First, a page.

In South Sudan we partner with a small, newly formed, volunteer-run organisation called the Wedweil Community Development Fund (WCDF). The WCDF is based in the village of Wedweil in Aweil State in South Sudan and their purpose is to rebuild education opportunities in the extremely poor, food insecure and remote communities of Aweil and Lol states.

WCDF established in 2014 to partner with indigo foundation and they have grown in capacity and ambition since then – from initially focussing on repairing the roof at their local school to now working with the South Sudanese Ministry of Education to support teacher training for over 60 teachers across two states.

Our partner does incredible work in a country that has endured three decades of devastating civil war. Social and economic indicators for South Sudan place it amongst the poorest countries in the world. Capacity is extremely limited, reflecting the dire lack of education opportunities over several generations, and in recognition of that we are investing in building the capacity of our partner, including financial reporting, management, impact measurement and community engagement. We know the capacity of the very poor, war ravaged society in this remote part of South Sudan is extremely low and we believe our partner can play a pivotal role in building community confidence and skills.

In Australia, we work closely with the South Sudanese refugee community and the Dinka Literacy Association. Our Australia-based Partnership Advisor Santino Yuot is integral to the partnership. The Dinka Literacy Association conducts a community language school in Auburn, Merrylands and Lidcombe, NSW. The Dinka language is the predominant language spoken in southern Sudan and many refugees coming to Australia are Dinka-speaking South Sudanese. The Dinka language was banned by Khartoum during the civil war, so a person from the south wanting to get an education had to go to the north and learn Arabic first. The Dinka language is an integral part of south Sudanese identity, yet many Dinka adults do not speak it well and are illiterate in it. The Dinka Literacy Association has given the Dinka language a new life in Australia. The association now wishes to support communities back in South Sudan.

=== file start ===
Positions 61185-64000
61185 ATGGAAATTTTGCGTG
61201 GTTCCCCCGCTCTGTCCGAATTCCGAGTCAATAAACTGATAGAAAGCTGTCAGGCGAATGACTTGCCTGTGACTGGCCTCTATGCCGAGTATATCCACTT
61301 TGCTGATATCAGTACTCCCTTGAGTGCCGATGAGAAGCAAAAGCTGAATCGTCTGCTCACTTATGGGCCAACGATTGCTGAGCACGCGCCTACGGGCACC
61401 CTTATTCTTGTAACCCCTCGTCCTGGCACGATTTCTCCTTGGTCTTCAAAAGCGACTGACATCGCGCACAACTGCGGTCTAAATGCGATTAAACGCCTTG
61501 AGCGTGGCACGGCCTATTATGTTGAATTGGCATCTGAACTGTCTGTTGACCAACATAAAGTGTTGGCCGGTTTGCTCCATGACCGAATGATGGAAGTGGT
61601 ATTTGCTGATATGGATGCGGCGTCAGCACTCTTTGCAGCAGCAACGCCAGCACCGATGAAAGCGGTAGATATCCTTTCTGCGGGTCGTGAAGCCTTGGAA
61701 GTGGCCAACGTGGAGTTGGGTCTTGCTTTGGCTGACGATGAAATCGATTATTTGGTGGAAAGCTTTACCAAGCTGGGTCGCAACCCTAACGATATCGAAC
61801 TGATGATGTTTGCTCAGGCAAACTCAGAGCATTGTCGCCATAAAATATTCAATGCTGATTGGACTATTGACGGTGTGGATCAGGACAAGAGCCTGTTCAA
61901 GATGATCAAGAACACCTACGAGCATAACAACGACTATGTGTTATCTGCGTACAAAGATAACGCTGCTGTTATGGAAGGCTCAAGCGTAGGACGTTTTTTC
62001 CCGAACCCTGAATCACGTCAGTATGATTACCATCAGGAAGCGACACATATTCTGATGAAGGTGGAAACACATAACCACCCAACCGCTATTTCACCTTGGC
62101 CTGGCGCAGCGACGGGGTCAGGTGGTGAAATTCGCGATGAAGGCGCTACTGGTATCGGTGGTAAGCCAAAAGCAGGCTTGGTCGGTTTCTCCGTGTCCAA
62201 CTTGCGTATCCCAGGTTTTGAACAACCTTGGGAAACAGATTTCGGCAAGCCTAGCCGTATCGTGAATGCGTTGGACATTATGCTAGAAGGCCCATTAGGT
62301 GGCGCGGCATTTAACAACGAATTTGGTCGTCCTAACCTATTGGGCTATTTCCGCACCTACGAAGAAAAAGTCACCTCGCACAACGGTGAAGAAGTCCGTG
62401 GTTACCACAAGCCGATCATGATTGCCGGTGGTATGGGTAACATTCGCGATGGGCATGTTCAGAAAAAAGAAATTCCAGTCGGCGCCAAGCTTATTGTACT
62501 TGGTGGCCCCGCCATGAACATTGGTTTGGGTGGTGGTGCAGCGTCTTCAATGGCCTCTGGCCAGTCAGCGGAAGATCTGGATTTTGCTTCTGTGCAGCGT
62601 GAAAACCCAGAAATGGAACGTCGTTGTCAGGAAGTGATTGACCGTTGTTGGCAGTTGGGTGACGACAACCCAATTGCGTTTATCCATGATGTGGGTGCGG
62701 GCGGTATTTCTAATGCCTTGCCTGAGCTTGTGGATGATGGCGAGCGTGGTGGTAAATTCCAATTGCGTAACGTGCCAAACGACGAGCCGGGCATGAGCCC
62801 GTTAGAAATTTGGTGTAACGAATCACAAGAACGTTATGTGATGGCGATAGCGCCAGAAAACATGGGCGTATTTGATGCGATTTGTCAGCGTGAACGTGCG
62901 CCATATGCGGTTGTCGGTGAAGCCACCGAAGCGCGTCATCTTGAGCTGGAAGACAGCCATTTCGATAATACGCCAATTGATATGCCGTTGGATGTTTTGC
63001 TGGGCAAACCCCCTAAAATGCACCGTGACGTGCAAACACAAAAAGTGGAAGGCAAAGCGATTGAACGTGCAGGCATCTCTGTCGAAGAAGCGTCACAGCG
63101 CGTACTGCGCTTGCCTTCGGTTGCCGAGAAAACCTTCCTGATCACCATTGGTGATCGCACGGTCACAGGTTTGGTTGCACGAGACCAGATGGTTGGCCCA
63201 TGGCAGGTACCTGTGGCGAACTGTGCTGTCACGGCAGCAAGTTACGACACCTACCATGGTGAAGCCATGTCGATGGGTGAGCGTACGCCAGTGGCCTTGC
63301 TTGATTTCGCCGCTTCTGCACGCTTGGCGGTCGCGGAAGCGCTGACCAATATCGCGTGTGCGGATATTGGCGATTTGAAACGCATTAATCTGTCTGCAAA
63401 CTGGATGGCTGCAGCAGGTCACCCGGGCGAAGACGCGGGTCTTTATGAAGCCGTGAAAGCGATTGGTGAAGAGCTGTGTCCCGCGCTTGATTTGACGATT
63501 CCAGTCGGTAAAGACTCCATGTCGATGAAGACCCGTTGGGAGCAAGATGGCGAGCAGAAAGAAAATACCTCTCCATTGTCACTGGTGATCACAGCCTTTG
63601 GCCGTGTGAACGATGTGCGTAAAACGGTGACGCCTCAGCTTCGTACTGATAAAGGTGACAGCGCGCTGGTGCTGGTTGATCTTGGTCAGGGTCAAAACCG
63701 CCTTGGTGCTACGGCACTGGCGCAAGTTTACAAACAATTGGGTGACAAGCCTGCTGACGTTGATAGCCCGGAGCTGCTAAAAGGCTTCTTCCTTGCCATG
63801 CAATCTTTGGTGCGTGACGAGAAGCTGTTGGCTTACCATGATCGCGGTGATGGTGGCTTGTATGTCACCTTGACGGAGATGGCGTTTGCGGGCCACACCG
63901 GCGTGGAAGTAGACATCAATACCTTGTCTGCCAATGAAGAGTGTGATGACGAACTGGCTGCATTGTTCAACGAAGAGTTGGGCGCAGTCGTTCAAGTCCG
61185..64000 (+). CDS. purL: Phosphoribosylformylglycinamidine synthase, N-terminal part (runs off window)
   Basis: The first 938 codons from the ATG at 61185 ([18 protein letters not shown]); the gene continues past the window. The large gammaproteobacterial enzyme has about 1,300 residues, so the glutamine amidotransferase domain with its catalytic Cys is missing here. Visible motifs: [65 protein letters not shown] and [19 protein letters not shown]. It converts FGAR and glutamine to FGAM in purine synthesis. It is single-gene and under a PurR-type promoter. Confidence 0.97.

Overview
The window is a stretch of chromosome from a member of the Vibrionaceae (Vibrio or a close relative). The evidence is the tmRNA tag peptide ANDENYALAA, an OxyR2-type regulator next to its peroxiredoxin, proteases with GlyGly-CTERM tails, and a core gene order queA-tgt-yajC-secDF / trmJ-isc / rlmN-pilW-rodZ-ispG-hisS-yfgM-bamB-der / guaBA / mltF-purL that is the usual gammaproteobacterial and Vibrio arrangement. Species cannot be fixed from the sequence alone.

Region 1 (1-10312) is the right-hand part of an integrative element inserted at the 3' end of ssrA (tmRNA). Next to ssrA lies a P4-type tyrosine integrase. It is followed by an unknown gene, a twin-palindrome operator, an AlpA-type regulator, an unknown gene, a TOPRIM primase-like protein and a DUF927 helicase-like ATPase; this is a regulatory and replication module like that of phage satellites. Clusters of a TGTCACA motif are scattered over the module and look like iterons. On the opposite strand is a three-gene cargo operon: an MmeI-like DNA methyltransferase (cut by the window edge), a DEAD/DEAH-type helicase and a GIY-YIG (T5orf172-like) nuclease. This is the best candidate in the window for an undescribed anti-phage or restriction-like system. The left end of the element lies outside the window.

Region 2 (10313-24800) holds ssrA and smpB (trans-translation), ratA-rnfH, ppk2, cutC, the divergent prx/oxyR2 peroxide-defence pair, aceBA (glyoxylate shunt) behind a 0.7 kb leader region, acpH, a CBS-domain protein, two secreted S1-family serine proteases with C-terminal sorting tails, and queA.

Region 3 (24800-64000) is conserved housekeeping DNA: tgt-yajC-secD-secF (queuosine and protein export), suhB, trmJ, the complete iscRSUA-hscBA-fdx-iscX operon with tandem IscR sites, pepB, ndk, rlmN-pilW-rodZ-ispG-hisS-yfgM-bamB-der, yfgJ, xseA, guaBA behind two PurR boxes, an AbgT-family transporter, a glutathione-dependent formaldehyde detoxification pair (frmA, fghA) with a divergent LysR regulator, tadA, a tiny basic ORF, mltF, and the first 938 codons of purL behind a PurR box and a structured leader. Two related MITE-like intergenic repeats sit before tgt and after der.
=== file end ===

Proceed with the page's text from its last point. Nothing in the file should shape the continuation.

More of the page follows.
For over twenty years north and south Sudan fought a bloody civil war, including in and around Wedwil. Villages were ravaged, buildings were burnt and much infrastructure demolished. Most southern Sudanese lost their cattle (a hugely significant cultural and financial asset) and their houses, which were burnt down or bombed. In 2005, peace was negotiated, the terms of which were set down in the Comprehensive Peace Agreement and included the opportunity for the south to secede based on a popular referendum. In July 2011,South Sudan became the world’s newest independent country, with freedom of religion and democratic institutions.

For some time, indigo foundation has been interested in working with refugee communities in Australia to support the communities from which they fled. The existing and deeply committed relationships between the new Australians and family, friends and community at home, the importance of supporting these communities as a way of recovering from or reconciling often unimaginable loss and trauma, and the opportunity for us to learn from and be engaged more closely with the communities we support are some of the reasons for this.

latest updates

The partnership is making great progress, with over 100 teachers attending the teacher training course in 2019, clean water established to Wedweil School and a committee forming to take forward a new school food garden.

Please see here for the latest update.